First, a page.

The money from the easements will go to the Pedro Bay Corporation, an Alaska Native village corporation that owns land where part of the transportation road to the mine would be built. Pedro Bay Corporation shareholders are Alaska Natives who inhabit the eastern shore of Lake Iliamna in the Bristol Bay region and have a vested interest in not only the economic prosperity of the region but also in maintaining their cultural traditions.
Pedro Bay Corporation has not responded to ABC News’ request for comment.
Funding for the conservation easements was raised from a variety of donors in an effort spearheaded by The Conservation Fund. The president and CEO of the Conservation Fund, Larry Selzer, told ABC News this money will compensate the Pedro Bay Corporation for the appraised value of the land, taking into consideration the economic opportunities future development projects like Pebble Mine would bring to the region if they moved forward.
However, the prospect of job opportunities and other economic benefits from Pebble Mine are not the only reason Pebble Limited Partnership said they want to mine there. Some of the metals that would be extracted from Pebble Mine are essential for a transition to renewable energy sources, which is considered a key part in the global effort to mitigate against the effects of climate change.
“The copper at Pebble could provide a critical metal necessary for the substantial increase in renewable sources of energy which require significant amounts of mined materials in order to meet the nation’s stated goals for renewable energy,” Mike Heatwole, a Pebble Limited Partnership spokesperson, told ABC News.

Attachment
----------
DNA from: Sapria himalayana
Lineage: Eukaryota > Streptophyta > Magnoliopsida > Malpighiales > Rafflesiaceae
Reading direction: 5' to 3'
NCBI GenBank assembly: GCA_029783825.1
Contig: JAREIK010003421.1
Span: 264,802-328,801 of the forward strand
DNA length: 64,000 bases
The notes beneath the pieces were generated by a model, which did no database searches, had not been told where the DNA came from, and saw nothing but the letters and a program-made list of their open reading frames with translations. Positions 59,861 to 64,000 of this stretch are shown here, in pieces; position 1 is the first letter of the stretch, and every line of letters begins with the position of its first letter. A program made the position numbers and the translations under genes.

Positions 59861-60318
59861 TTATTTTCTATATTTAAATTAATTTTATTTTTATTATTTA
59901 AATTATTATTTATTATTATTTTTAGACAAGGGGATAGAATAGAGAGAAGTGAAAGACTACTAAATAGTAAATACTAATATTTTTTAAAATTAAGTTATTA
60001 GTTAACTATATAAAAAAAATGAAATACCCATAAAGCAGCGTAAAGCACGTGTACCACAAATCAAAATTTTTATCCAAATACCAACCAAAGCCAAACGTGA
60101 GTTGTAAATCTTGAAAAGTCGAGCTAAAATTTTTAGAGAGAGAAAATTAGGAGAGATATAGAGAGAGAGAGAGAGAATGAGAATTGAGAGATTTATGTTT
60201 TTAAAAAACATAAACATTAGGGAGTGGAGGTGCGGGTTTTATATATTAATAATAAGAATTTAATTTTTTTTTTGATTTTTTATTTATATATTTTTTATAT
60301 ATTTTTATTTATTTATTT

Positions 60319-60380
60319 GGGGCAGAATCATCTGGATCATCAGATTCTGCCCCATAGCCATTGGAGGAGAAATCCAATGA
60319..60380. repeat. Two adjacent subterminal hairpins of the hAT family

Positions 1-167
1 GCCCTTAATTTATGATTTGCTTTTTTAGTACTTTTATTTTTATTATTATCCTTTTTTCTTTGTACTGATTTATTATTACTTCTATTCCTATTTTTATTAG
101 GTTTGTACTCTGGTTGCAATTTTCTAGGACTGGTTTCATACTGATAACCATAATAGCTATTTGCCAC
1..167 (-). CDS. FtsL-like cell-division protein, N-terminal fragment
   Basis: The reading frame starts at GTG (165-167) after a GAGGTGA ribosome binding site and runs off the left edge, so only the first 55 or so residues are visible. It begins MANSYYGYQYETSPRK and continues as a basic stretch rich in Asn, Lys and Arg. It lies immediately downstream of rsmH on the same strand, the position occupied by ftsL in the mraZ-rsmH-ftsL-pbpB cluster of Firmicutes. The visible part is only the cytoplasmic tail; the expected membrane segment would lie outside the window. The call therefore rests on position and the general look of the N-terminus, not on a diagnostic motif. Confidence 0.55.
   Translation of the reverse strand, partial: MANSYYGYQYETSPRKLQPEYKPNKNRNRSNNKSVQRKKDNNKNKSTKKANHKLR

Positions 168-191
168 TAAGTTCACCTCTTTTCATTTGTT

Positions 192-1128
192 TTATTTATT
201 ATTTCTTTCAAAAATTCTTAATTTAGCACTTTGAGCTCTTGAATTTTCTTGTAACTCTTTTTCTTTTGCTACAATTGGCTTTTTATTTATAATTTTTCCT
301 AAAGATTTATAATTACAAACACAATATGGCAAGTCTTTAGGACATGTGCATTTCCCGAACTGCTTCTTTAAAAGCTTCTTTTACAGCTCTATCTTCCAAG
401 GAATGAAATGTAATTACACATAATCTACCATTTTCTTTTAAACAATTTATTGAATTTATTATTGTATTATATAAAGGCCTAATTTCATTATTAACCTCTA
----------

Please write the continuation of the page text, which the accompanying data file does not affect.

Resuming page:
“A prime question for policymakers is whether we want to produce these minerals domestically under the most stringent environmental standards or if we intend to turn a blind eye and get the metals from other countries,” Heatwole added.
The executive director of the Bristol Bay Heritage Land Trust, Tim Troll, was also involved in the purchase of the conservation easements, which the land trust now holds. The exact locations for the easements were chosen to protect two rivers and a creek that feeds into Lake Iliamna. All of them are considered to be important bodies of water for the salmon habitat.
In an interview with ABC News, Troll cited a specific concern for “fugitive dust,” a term used to describe small particles that pollute the air as well as water ecosystems, which he said trucks using the transportation road for mining activities could release into the environment.
Selzer said the Conservation Fund balances economic and environmental objectives carefully, and is not anti-mining, acknowledging the role it will play in a transition to greener energy systems.
But Selzer said that there is no safe way to build Pebble Mine due to seismic activity in the region and its proximity to the Bristol Bay watershed.
“There are other places to mine,” Selzer told ABC News. “There are not other places to fish salmon at this scale.”